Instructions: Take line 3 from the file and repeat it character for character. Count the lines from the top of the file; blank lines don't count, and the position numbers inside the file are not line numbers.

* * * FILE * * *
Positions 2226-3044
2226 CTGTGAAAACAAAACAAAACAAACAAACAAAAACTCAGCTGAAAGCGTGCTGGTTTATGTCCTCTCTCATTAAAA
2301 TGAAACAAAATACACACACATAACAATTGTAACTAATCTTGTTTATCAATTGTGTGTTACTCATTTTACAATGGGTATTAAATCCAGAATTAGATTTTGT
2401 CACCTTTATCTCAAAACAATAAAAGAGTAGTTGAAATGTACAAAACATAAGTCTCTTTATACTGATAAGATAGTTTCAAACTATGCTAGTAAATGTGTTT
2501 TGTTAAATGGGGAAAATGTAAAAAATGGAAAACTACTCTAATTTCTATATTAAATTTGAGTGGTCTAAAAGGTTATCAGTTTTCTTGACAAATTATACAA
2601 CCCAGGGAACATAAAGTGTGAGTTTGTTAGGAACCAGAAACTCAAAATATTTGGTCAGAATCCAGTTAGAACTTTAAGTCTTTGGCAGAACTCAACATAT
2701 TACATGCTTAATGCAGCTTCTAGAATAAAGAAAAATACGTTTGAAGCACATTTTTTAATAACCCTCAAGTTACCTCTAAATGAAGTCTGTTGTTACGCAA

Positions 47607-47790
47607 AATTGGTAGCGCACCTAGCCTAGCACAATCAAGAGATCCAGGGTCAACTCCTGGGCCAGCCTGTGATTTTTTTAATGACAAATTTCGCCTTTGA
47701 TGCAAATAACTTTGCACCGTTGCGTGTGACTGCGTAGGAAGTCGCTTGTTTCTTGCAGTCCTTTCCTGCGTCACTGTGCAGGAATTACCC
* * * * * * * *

2301 TGAAACAAAATACACACACATAACAATTGTAACTAATCTTGTTTATCAATTGTGTGTTACTCATTTTACAATGGGTATTAAATCCAGAATTAGATTTTGT